The calving schedule worked great... until it didn’t
For as long as I’ve been raising cattle, I have always turned the bulls in with the cows so that my spring calving season will begin around Feb. 1. There has only been one year where that turned out to be a mistake, thanks to an early February blizzard that stayed on for weeks. Now, I can make that two years when it was a mistake.
The first cow to calve had a bouncing baby heifer a couple of days before the first for February (remember I said “around” Feb. 1). Many others joined in on the fun over the next few days, and before long I was having three to seven calves each day and everything was going even better than expected. Heck, Mother Nature was even cooperating with little precipitation and only a couple of really cold nights. Then … it happened.
Friday was unseasonably warm, and after feeding and checking all the newborns, I figured it was time to catch up on some jobs I’d been delaying all winter. It was shirtsleeve weather, and when the day was finished, I felt a little achy but chalked it up to overexertion for an old man.
Saturday, when I woke up I could barely get out of bed. I was running a high fever and feeling as sick as I’ve felt in years. Outside, a coating of freezing rain had fallen overnight, so I struggled to get dressed to begin the morning ritual.
“Are you all right?” Judy asked.
I could utter only two words, “No. Flu.”
My wife offered to feed, but I wanted to be a hero, so I staggered out the door and fed everything that morning before coming back home and collapsing in bed for the rest of the day. The next morning I was even worse and had resigned myself to allow Judy the role of hero when I heard her moaning from the other side of the bed.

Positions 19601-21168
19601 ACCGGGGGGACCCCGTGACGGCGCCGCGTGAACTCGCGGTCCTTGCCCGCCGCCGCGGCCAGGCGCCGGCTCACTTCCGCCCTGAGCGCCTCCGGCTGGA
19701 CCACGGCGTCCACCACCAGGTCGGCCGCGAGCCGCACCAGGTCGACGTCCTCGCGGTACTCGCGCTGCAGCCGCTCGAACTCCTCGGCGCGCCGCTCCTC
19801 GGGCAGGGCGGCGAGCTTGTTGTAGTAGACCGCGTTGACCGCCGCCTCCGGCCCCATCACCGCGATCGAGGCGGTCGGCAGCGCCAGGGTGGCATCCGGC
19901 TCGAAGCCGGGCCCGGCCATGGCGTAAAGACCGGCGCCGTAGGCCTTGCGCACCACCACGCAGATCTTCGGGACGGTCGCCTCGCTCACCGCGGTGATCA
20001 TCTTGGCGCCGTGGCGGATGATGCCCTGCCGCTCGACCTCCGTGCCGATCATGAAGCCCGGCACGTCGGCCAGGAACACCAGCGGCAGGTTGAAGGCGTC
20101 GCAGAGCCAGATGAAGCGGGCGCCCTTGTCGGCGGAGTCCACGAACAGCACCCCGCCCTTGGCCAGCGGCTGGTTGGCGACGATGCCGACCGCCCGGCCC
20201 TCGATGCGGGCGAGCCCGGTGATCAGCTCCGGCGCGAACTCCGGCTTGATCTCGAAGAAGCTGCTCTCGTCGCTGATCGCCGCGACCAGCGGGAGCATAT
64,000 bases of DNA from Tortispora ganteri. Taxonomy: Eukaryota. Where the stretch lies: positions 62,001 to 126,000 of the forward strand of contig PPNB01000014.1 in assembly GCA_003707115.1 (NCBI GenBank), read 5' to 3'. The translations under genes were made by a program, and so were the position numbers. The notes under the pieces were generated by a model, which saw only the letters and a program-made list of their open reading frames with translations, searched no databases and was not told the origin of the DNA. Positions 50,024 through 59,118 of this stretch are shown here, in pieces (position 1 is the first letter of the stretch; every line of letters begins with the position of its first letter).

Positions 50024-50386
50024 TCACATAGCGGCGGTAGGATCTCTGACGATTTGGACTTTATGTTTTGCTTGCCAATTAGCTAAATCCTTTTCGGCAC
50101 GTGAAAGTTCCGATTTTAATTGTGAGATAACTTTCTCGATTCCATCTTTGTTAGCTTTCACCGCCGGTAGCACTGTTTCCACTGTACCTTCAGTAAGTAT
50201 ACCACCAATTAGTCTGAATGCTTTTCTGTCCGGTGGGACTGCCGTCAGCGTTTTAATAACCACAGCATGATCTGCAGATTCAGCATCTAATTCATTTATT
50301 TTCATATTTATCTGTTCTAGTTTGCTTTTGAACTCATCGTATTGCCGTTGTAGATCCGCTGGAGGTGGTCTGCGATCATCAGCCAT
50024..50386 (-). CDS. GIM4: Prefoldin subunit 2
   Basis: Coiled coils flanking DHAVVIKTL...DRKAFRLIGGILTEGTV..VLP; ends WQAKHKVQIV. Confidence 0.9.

“You OK?” I muttered.
For the next five days (one of which included Valentine’s Day), I fed the cattle each morning and Judy checked cows each afternoon. Our conversations were limited to one- or two-syllable grunts such as “Uh-huh, huh-uh, yeah, naw, I dunno, I guess,” and “maybe.”
Today was my first trip to the coffee shop in a week, and the oldest guy in the group told me he had rented a suit and blocked out a couple of days on his calendar for my visitation and funeral. “Is it safe for me to return the suit, or should I hold on to it for a few more days?” he asked. “I can get the deposit back if I haven’t worn it.”
I thanked him for his concern.
At this point it’s beginning to appear that both Judy and I are going to survive the great flu epidemic of 2018, but I’m starting to toy with the idea of a 2019 spring calving season that would start around…say…May 1.
Copyright (c) 2018, Jerry Crownover